Perhaps a baby’s cry is an indication of our understanding of families and their constructs. A demand for reflection on our understanding of motherhood and its heavy demand. Is the parenting role bestowed on two individuals or shall it expand to constructs beyond that? A cry is to be listened to rather ignored. An indication to be read as a societal symptom to reconstruct through, rather than a voice to be silenced within the easiest material routes. Are babies telling us something? Do we, the adults, need to listen to what these cries are carrying as screams to return to a better reality?

Adults carry this confident conviction of understanding realities within better lenses than babies. Babies don’t understand the current world, which can be an advantage of a different lense to look through. Infants have the instinctive route of listening (and demanding) their needs without rendering the modern world through those needs. They give us better routes of imagining alternative realities to the constructs we reside in. We have a lot to learn from a baby’s cry.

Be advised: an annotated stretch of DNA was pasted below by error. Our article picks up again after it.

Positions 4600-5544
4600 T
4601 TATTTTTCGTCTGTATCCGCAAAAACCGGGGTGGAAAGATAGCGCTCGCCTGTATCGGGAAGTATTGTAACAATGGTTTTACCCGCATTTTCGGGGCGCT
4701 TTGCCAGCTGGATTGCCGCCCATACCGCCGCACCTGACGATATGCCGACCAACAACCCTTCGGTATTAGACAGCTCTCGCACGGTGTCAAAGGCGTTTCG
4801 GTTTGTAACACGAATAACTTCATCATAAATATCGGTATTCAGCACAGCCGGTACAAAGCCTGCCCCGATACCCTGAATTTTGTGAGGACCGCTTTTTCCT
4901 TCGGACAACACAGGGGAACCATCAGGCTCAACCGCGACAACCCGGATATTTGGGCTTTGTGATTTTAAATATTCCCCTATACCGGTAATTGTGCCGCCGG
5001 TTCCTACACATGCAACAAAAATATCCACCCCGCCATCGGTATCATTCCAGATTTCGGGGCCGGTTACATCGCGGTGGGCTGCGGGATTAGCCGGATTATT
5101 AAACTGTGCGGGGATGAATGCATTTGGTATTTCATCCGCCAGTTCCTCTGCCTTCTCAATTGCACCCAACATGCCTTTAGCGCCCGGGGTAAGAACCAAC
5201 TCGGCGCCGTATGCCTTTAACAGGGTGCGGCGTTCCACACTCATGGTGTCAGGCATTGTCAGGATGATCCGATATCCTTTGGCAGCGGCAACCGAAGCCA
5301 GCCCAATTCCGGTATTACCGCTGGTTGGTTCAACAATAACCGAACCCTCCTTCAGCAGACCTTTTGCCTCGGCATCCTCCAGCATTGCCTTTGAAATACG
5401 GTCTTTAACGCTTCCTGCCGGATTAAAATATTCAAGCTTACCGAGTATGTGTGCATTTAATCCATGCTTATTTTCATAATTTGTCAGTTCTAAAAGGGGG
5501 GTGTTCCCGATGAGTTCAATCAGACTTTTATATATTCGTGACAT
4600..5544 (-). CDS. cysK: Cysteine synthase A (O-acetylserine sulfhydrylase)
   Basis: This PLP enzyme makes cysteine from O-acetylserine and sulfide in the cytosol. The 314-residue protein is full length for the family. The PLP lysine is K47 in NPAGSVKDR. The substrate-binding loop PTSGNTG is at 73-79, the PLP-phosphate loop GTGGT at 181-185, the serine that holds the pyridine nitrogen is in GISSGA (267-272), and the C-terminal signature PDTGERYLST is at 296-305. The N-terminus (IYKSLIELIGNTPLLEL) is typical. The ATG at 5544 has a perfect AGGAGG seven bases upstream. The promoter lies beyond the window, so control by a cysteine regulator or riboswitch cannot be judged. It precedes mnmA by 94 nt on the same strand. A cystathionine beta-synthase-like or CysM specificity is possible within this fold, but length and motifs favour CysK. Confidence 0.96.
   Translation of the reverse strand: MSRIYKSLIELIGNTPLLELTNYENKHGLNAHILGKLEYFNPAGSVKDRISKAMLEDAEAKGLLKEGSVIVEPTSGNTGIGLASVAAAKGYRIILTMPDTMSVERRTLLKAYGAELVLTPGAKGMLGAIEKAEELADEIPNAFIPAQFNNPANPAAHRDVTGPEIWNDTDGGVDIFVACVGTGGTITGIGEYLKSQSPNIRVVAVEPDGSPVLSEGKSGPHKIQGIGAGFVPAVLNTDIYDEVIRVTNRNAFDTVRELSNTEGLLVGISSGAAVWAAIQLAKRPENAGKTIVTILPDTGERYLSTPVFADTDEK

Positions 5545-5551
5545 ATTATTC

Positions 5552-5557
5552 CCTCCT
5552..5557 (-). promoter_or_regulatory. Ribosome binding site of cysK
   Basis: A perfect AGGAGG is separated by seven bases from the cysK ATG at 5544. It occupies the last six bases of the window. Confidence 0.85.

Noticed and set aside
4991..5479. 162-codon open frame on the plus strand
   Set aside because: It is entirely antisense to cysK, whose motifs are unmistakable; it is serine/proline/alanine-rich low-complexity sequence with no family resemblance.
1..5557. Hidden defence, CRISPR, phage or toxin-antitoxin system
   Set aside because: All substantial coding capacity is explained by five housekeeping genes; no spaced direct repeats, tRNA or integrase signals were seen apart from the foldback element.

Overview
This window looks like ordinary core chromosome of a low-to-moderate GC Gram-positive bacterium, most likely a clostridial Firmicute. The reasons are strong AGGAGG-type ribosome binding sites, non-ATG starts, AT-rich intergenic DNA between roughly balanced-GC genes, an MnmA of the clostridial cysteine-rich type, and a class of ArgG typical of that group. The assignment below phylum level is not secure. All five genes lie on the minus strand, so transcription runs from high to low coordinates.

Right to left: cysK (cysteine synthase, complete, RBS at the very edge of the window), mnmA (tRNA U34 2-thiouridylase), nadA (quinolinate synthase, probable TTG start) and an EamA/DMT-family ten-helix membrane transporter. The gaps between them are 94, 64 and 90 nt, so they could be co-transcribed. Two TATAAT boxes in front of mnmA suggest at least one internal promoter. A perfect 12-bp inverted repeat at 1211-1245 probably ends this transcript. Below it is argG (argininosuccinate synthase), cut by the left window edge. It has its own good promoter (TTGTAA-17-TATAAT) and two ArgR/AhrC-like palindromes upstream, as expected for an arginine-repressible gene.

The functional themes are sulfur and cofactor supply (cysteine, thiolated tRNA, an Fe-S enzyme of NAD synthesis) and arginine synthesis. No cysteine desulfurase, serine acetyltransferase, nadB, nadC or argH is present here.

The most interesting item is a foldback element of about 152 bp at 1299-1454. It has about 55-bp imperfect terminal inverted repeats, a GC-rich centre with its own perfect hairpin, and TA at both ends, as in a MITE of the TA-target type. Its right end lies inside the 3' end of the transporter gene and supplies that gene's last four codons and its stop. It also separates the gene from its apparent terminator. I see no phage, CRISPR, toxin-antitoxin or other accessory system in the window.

Nicholas S. Thompson, Carohn Olson, & Brian Dessureau. (1996). Babies’ Cries: Who’s Listening? Who’s Being Fooled? Social Research, 63(3), 763–784.

Cohen, D. J. (1967). The Crying Newborn’s Accommodation to The Nipple. Child Development, 38(1), 88–100.

Valman, H. B. (1980b). The first year of life. Crying babies. BMJ, 280(6230), 1522–1525.

Messerschmidt, Franz Xaver 1736-1783. After. (18th century.). Bust of a Crying Baby. [Marble.]. Location unknown.

Green, Allen Ayrault, 1880-1963. (n.d.). Blick’s baby crying.

Andy Warhol (American painter, printmaker, and filmmaker, 1928-1987). (undated). Children [Gelatin silver print]. Marianna Kistler Beach Museum of Art, Kansas State University; Gift of the Andy Warhol Foundation for the Visual Arts, Inc.

Cory, Fanny Y. (n.d.). Tragedies of Childhood [Black and white print]. Modern Graphic History Library, Washington University in St. Louis.

Andy Warhol (American painter, printmaker, and filmmaker, 1928-1987). (undated). Mother and Child [Gelatin silver print]. Armand Hammer Museum of Art and Cultural Center, University of California, Los Angeles; Gift of the Andy Warhol Foundation for the Visual Arts, Inc.

Flagler Fruit & Packing Co. (n.d.). Cry Baby. UC Davis Library, Archives and Special Collections.

unknown. (1960 Feb). Calilica Alega and her newborn son Rogers in her hospital bed at the Veterans Memorial hospital in the Philippines. Two doctors and a nurse stand at the side of the bed, looking at the child who was named for Edith Rogers. [Non-projected black and white photograph].


A cemetery is a garden: on losing my grandparents